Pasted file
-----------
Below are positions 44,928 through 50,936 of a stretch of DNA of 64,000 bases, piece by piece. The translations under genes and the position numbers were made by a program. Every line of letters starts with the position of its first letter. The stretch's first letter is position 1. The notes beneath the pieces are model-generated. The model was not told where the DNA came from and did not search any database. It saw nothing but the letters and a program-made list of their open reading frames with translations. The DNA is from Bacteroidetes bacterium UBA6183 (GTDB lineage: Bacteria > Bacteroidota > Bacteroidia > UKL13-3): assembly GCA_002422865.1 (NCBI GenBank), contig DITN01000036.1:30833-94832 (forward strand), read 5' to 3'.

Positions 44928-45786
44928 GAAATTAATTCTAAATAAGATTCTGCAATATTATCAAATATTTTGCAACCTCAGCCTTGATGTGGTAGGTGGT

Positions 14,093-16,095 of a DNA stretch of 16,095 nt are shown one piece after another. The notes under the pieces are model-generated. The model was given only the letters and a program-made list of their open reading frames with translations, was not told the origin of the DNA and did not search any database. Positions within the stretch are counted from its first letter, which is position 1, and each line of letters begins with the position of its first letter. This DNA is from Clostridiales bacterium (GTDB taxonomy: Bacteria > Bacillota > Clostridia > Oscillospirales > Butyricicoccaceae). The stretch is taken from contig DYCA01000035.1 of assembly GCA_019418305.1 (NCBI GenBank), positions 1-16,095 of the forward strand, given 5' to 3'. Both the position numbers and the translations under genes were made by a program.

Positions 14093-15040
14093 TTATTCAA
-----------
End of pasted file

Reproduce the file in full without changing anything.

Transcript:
Below are positions 44,928 through 50,936 of a stretch of DNA of 64,000 bases, piece by piece. The translations under genes and the position numbers were made by a program. Every line of letters starts with the position of its first letter. The stretch's first letter is position 1. The notes beneath the pieces are model-generated. The model was not told where the DNA came from and did not search any database. It saw nothing but the letters and a program-made list of their open reading frames with translations. The DNA is from Bacteroidetes bacterium UBA6183 (GTDB lineage: Bacteria > Bacteroidota > Bacteroidia > UKL13-3): assembly GCA_002422865.1 (NCBI GenBank), contig DITN01000036.1:30833-94832 (forward strand), read 5' to 3'.

Positions 44928-45786
44928 GAAATTAATTCTAAATAAGATTCTGCAATATTATCAAATATTTTGCAACCTCAGCCTTGATGTGGTAGGTGGT

Positions 14,093-16,095 of a DNA stretch of 16,095 nt are shown one piece after another. The notes under the pieces are model-generated. The model was given only the letters and a program-made list of their open reading frames with translations, was not told the origin of the DNA and did not search any database. Positions within the stretch are counted from its first letter, which is position 1, and each line of letters begins with the position of its first letter. This DNA is from Clostridiales bacterium (GTDB taxonomy: Bacteria > Bacillota > Clostridia > Oscillospirales > Butyricicoccaceae). The stretch is taken from contig DYCA01000035.1 of assembly GCA_019418305.1 (NCBI GenBank), positions 1-16,095 of the forward strand, given 5' to 3'. Both the position numbers and the translations under genes were made by a program.

Positions 14093-15040
14093 TTATTCAA